It was a challenge to work during the power outage at JMM. But, we were determined to design our primers for the giant beaver ancient DNA. Heather, Rachel and I spent a day at Roscoe’s trying to get our primers right. And after a lot of switching between software and manipulation, we finally found a good group of primers. We were really excited when we ordered those.
Due to the lack of electricity, we had to move our attention to the phylogeny of booted eagle. As mentioned in the previous blog post by my colleague, Rachel, booted eagles are beautiful birds that have feathers on their legs. We worked on making sense of the large chunks of genetic data we had downloaded. We used mitochondrial and nuclear genes to form phylogenetic relationships between 41 species of eagles. In retrospect, the power outage made us channel all our energy to this project, and we got tremendous amount of genomic data analysis done! Now we are going to present a poster at the American Ornithologists’ Union/Cooper Ornithological Society’s meeting taking place at the Field Museum in August 2013!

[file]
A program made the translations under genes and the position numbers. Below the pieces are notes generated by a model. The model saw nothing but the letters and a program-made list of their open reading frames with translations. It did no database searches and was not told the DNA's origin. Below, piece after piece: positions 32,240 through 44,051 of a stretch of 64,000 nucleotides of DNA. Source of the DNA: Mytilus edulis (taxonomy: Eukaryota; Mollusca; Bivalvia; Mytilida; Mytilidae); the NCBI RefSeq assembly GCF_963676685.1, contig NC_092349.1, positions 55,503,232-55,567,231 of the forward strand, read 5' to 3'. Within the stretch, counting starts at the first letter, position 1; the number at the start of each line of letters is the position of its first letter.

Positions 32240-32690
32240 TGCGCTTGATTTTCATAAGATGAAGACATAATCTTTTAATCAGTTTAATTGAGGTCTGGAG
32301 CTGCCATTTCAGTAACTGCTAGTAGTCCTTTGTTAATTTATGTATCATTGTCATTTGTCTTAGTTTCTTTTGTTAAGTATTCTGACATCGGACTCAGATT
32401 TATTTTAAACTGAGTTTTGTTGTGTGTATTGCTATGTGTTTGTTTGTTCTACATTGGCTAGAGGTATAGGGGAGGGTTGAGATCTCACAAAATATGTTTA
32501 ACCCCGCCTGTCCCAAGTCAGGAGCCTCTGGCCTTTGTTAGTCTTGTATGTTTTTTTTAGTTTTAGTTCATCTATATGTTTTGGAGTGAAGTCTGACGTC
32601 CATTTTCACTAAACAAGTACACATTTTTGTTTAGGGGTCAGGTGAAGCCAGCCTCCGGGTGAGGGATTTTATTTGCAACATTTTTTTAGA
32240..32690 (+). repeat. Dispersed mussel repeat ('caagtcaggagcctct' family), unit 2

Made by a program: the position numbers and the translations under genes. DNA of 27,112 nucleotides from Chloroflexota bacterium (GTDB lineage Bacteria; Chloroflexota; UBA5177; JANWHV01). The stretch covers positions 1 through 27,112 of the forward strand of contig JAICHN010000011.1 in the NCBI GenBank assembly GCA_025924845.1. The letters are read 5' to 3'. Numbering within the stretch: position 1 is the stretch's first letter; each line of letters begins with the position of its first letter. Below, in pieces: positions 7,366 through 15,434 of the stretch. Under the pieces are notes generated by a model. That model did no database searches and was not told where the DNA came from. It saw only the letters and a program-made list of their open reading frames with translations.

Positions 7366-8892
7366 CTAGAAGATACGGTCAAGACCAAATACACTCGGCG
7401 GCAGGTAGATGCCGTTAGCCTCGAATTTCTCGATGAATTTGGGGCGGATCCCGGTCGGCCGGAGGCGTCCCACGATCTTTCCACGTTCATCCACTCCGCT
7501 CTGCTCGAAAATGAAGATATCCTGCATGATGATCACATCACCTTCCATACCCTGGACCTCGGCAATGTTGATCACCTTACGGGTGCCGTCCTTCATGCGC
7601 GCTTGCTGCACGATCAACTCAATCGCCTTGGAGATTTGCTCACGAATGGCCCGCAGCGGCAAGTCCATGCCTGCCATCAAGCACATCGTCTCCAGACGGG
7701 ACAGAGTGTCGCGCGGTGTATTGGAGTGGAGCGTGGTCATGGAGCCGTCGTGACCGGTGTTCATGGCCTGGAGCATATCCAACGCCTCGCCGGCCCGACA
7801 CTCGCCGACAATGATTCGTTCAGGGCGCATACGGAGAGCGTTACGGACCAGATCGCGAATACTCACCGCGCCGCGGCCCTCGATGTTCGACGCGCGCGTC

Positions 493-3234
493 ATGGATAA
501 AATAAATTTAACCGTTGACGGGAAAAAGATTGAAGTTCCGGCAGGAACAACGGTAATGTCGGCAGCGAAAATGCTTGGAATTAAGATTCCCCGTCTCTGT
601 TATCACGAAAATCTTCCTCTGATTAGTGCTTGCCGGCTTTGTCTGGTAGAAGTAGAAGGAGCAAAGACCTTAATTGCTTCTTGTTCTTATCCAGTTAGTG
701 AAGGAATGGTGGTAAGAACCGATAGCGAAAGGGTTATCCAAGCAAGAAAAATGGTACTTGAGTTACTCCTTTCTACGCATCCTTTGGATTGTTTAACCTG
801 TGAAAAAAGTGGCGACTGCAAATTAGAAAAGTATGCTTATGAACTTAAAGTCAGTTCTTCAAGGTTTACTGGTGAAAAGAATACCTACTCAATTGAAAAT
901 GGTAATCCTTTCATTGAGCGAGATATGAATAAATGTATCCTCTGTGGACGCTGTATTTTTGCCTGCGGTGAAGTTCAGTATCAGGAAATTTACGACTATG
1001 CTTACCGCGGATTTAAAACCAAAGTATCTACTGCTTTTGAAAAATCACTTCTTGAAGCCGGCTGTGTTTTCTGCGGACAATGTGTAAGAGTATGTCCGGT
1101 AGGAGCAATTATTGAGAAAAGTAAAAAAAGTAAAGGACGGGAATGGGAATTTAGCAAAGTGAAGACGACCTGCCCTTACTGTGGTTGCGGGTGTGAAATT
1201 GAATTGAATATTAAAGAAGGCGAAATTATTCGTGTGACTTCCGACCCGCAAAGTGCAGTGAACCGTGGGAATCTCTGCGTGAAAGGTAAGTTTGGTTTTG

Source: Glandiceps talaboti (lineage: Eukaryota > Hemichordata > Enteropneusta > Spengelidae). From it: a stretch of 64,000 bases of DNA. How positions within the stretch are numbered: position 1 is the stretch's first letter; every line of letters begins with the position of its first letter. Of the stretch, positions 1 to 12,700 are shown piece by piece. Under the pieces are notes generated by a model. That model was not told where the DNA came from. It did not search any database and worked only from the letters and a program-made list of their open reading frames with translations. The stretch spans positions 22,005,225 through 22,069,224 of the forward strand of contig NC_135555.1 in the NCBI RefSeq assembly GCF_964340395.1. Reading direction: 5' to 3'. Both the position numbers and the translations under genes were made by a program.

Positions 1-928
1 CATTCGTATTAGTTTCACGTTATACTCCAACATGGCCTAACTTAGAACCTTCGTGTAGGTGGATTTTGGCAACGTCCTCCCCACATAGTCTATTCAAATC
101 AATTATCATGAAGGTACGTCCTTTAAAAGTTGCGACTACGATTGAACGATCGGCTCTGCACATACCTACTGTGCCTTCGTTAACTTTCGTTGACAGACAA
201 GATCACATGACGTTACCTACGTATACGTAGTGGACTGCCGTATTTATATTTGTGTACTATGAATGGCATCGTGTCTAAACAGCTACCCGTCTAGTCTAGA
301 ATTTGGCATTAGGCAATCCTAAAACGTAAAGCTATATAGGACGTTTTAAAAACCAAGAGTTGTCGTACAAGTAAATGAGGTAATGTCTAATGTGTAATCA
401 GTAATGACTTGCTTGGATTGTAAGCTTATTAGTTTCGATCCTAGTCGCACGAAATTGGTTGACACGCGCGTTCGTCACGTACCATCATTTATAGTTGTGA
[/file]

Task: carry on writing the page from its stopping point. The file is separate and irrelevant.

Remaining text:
One of the major challenges we faced while analyzing this data was the lack of standardization of eagle species names on GenBank, an open access database of annotated and publicly available nucleotide sequences and their protein translations. Moreover, due to the lack of consensus and data in the scientific community, the same eagle species is listed in two or more different ways in some cases. This makes it particularly hard when one starts searching for the right accession numbers for the genetic sequences. This issue calls for more stringent monitoring of nucleotide sequences when they are submitted to GenBank.
Contributed by Sonia Sandeep Kabra